It has been seven years already since the day I walked into the outpatient clinic at my local hospital for my dilation and curettage, commonly refered to as a D&C. A few days earlier our doctor had delivered the worst news we had ever received as newlyweds; I had miscarried. Known as a blighted ovum back then, now called missed abortion, our baby had not properly developed past week 8 and it had most likely been absorbed by my body after termination. The sonogram looked like an empty sac, the placenta formed and all the hormone levels showing I had in fact been pregnant. It wasn’t made up, just a missed opportunity, a very normal thing that happens when attempting to start a family. About 40% of pregnancies end up in miscarriage or natural abortion. Shouldn’t be a big deal.
It was a huge deal to me. Alone in the pre-op room, I tried to make light of the situation by cracking jokes and chit chatting with the nursing staff. One of them, a kind woman who could have been around my mom’s age, told me how brave I was for keeping my spirits up. In her many years on the job she had not met someone who had such an enlightened grasp of what had occured. God wasn’t punishing me, no reason to take it personal. Being afraid of the anesthesia causing an adverse reaction was more pressing on my mind than the actual procedure going wrong and taking away my ability to have children in the future. I was glad to be alive even though my heart and spirits were broken. We could try again. This too should pass.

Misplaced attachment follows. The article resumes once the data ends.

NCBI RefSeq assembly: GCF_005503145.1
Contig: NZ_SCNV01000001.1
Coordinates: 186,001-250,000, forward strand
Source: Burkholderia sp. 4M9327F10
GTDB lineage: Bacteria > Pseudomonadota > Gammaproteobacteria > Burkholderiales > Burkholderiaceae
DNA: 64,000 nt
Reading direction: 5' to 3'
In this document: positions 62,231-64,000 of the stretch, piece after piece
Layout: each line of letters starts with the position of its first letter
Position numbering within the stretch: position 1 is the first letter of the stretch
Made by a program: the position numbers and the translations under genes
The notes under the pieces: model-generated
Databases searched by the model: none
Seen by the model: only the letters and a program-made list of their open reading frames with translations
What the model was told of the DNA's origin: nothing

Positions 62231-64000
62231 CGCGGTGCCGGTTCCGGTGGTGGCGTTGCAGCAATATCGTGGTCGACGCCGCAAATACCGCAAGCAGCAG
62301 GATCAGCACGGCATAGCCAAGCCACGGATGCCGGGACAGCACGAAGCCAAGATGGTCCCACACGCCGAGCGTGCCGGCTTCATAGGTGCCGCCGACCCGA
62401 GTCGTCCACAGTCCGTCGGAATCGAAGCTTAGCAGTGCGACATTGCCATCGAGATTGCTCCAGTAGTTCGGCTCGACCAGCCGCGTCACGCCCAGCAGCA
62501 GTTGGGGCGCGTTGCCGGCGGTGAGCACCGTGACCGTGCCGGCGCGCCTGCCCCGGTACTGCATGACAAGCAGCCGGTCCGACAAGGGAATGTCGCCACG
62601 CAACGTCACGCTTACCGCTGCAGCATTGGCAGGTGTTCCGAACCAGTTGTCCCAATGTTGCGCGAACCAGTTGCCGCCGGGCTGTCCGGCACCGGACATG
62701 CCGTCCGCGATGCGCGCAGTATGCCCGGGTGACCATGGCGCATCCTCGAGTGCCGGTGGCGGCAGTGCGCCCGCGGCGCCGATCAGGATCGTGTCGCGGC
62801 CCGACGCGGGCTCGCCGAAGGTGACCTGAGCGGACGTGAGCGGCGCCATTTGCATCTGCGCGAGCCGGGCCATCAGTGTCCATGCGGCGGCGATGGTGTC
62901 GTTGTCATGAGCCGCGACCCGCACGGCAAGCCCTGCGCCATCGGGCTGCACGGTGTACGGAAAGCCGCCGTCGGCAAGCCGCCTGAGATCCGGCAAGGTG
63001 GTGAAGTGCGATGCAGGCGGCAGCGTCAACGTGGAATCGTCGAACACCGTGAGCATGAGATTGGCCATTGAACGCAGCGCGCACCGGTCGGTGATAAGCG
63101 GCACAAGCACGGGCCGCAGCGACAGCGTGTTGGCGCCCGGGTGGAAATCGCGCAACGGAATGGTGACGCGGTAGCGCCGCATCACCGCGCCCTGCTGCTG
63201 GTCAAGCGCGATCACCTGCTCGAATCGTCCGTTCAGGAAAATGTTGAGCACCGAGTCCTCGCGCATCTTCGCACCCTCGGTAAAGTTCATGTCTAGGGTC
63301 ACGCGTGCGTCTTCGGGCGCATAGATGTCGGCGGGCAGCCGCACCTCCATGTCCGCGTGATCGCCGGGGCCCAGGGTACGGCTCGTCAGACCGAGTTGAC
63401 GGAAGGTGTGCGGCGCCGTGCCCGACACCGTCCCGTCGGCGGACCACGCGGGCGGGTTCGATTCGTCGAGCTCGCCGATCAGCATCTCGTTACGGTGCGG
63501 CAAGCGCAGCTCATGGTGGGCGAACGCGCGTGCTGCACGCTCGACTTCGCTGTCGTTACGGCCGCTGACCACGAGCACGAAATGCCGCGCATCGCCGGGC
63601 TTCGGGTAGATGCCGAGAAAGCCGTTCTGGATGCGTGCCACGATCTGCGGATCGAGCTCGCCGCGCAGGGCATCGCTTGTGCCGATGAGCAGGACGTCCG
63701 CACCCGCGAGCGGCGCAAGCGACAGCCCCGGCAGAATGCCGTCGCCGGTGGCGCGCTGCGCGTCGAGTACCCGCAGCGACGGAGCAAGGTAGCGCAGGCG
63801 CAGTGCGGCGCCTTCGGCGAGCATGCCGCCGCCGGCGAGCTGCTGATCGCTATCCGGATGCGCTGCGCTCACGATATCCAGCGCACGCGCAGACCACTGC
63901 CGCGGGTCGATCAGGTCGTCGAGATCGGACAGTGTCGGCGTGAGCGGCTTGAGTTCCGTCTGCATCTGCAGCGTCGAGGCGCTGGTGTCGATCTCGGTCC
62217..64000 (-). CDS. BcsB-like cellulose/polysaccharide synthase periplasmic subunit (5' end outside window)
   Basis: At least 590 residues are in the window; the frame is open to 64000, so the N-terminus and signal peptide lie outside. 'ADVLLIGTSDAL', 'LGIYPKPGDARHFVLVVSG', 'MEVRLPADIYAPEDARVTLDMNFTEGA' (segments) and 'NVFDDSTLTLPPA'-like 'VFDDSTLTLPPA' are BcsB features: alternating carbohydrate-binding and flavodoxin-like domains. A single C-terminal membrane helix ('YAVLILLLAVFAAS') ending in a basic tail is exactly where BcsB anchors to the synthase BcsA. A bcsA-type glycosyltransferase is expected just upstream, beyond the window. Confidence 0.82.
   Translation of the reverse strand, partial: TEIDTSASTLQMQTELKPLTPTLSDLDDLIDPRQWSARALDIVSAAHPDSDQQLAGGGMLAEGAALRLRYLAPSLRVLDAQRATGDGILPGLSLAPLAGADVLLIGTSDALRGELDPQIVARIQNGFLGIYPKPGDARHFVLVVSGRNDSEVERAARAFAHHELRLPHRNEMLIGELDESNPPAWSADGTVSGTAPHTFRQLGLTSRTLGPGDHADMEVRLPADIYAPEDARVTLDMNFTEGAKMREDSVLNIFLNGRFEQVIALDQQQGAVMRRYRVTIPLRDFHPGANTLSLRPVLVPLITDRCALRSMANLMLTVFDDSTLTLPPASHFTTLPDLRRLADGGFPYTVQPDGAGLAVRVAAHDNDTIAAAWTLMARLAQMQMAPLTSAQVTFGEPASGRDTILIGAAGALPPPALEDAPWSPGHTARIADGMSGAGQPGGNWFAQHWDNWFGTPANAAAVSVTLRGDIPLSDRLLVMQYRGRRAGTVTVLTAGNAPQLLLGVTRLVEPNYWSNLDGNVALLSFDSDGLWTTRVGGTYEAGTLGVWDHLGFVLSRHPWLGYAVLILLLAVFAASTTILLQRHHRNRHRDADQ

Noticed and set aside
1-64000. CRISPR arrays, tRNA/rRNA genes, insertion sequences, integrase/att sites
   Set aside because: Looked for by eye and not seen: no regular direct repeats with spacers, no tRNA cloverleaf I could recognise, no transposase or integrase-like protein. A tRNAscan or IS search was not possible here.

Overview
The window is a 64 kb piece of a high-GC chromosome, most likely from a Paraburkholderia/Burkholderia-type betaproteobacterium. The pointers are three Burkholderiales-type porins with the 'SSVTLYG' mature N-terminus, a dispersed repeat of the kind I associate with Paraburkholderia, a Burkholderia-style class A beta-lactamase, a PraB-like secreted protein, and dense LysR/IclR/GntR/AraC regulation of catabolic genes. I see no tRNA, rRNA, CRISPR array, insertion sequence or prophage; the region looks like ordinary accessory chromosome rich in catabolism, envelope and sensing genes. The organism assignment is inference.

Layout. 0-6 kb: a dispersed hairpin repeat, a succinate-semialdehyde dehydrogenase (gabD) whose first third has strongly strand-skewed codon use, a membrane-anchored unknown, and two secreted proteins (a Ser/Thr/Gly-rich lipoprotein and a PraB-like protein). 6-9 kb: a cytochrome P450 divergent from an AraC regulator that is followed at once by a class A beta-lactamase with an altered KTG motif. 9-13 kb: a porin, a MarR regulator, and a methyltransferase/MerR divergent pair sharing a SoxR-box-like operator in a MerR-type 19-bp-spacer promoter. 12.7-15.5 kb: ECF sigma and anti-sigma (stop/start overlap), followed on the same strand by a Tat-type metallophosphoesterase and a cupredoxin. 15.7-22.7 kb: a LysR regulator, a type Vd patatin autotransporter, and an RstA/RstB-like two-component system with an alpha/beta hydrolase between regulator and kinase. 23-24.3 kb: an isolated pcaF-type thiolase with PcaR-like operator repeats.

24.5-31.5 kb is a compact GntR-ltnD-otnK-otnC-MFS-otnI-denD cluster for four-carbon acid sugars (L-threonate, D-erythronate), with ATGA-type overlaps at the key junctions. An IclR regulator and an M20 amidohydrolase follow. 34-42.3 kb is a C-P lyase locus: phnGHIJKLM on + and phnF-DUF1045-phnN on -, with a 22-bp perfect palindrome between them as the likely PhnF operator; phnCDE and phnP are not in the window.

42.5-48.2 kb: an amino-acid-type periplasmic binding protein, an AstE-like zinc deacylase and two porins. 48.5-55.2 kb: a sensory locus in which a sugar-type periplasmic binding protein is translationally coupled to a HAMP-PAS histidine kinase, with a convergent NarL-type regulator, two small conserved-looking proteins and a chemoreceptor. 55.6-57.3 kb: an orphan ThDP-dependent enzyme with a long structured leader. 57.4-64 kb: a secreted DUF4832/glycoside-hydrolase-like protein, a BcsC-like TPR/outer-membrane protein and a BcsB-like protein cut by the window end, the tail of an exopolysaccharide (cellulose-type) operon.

What I didn’t realize off the bat was that statistically, and not by design, I had become a part of a very select group of people who had been taught to keep quiet about what happened because they should be ashamed they couldn’t reproduce. I never understood why I should be contrite about something that I couldn’t control nor deserved. Miscarrying isn’t a sin and it isn’t shameful! To be able to get over my pain I needed to share my experience. Staying silent was not an option. I wanted clarity. We could not be the only ones going through it. I felt that this was a good opportunity to educate others about the difficulties and realities of pregnancy; about how women who miscarry haven’t failed as a wife, as a woman or as a human being. There was no need to feel bad about the process. Life had chosen me as the ambassador or a very powerful message.